If you want to experience the fascinating Old Ireland and do so as a day trip that is only an hour’s drive north of Dublin, schedule a visit to the Boyne River Valley, which was designated as a World Heritage Site in December of 1993.
Here are just some of what you can arrange to see in Boyne Valley, Ireland:
You can easily imagine being in the middle of the bloody Battle of the Boyne where the Protestant British broke the Catholic resistance and established Protestant rule over all of Ireland and Britain. Visit in the summer on a Sunday afternoon for their “living history” demonstration where characters in 17th-century costumes re-create the 1690 cavalry charge across the metal Oldbridge at a full gallop and give musket-firing demos.
The ancient spirits can be eerily felt as you visit the archaeological site with the grass-covered burial Megalithic Passage Tombs at Knowth and Newgrange. They are older than the Egyptian pyramids and have managed to be preserved through these thousands of years. The mind-boggling grassy mound at the 5,000-year-old Newgrange is 250 feet across and 40 feet high and is surrounded by dozens of “kerbstones,” each being approximately nine feet long and each weighing five tons. The square window above the doorway is placed to illuminate with natural sunlight the tomb’s sacred deep inner burial chamber for 17 minutes during the winter solstice. You can actually tour the inside of Newgrange and go down the 60-foot narrow passageway that leads to the cross-shaped central chamber.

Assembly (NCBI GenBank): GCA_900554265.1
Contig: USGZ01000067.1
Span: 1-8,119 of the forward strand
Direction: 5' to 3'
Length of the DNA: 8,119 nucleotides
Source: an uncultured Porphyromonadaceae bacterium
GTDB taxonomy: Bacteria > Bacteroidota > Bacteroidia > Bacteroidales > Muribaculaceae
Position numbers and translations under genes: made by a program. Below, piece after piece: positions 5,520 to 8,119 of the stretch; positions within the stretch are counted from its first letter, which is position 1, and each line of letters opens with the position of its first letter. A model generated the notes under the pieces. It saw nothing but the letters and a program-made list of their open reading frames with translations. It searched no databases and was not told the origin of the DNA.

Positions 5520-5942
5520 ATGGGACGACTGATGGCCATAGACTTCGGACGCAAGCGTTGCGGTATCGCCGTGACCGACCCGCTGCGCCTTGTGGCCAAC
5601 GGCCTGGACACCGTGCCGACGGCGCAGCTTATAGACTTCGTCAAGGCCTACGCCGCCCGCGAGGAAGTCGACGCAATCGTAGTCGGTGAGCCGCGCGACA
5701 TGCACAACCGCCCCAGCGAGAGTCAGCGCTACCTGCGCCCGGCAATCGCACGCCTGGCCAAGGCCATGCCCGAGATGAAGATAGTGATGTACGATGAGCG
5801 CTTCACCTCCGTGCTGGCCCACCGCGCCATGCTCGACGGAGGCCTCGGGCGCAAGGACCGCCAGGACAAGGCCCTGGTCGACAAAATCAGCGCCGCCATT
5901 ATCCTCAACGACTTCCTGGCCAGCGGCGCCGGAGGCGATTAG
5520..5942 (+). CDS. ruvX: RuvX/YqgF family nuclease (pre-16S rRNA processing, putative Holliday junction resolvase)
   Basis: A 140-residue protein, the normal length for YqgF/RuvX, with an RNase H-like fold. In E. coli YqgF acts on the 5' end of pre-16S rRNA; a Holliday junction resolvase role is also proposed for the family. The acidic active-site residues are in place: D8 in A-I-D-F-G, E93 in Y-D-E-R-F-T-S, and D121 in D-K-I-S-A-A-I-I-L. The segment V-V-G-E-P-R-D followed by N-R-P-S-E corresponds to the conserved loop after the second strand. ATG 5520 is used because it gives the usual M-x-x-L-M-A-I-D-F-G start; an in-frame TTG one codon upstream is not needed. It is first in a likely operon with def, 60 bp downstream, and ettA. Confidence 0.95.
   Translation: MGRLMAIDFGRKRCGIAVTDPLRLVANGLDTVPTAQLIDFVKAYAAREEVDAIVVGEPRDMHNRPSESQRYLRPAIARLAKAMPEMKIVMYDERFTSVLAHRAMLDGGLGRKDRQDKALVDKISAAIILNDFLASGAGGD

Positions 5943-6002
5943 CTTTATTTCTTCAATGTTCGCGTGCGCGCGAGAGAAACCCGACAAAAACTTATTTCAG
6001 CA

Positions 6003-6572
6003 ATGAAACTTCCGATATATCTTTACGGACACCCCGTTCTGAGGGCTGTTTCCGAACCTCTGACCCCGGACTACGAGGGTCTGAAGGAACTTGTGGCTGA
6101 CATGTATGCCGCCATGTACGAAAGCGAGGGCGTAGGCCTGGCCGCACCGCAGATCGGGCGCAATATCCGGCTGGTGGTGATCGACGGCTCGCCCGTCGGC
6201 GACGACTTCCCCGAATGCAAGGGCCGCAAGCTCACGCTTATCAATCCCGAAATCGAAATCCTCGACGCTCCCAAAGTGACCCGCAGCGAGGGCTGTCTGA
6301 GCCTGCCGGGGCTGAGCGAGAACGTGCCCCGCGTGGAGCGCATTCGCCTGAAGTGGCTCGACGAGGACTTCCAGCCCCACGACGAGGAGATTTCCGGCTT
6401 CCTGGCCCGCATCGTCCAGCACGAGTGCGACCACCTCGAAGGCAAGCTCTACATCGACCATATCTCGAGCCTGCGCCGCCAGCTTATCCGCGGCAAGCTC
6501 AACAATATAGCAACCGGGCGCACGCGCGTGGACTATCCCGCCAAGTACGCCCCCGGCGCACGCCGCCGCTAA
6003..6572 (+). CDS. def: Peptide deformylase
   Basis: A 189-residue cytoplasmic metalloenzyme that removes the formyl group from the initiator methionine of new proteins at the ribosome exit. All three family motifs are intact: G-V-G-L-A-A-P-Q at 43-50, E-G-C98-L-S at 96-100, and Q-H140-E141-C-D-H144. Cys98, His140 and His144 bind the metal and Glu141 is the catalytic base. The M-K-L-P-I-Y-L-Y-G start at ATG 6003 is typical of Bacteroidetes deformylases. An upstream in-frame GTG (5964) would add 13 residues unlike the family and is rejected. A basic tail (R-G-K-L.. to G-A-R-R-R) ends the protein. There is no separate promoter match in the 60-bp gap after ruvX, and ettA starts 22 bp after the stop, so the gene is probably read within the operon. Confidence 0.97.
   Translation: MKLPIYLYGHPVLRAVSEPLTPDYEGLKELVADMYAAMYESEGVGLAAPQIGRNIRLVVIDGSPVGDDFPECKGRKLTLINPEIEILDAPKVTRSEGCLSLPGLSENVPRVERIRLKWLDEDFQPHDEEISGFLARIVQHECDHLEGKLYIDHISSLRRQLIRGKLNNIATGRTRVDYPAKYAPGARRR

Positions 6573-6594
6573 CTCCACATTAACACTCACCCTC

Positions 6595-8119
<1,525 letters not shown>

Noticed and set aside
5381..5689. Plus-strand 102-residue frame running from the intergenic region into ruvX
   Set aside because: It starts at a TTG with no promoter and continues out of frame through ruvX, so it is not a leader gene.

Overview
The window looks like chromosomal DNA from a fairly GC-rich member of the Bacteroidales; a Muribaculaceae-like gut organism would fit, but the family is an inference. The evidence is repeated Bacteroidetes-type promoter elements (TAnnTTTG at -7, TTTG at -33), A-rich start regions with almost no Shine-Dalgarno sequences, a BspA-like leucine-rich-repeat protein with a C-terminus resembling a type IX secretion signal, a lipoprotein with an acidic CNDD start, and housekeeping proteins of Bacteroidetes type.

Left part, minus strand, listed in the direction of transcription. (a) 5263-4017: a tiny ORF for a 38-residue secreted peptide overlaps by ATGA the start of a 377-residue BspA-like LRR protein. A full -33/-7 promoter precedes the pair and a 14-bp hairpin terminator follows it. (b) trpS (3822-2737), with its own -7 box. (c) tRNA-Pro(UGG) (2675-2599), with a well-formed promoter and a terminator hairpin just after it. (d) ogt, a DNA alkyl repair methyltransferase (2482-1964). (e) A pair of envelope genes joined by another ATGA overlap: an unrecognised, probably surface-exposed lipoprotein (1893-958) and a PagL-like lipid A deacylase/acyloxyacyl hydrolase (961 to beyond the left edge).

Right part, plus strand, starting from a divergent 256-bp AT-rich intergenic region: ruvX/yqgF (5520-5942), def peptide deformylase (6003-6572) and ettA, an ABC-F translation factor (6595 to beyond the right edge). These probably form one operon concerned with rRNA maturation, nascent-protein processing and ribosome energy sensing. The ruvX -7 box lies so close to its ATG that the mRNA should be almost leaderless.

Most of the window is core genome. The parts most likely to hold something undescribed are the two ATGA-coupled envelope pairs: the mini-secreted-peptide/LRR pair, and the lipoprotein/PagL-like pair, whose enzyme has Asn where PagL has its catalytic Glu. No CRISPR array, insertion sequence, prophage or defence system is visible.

Slane Castle, the ancestral home of Lord Mount Charles, was built on 1,500 acres of land in 1785 by three different architects.
The Monasterboice Monastic Site was founded in the 6th century by St. Buithe and is the best example of an early Christian site in the entirety of Ireland.
The Cross of Muiredach is Ireland’s most decorative High Cross, and the West Cross is the tallest High Cross at more than seven meters high.
There’s a great example of a Round Tower and a Sun Dial that is possibly the earliest example that exists in Ireland.
The Hill of Tara is where the ancient kings claimed their thrones, and where St. Patrick preached the sermon that converted the then pagans to Christianity. Aerial views show mystifying circles and lines, and among the hills is the Mound of Hostages, which was a Bronze Age passage grave from 2500 BC, along with ancient sacred stones and a war memorial.
Considering that the sights described above are within a 30-minute drive of each other, you should be able to see the entire region in just one day when you arrange for a day tour from Dublin. A friendly and professional driver will transport you in comfort through the remarkable Boyne Valley Ireland, where you can take in the history of each destination and relax as you move from place to place.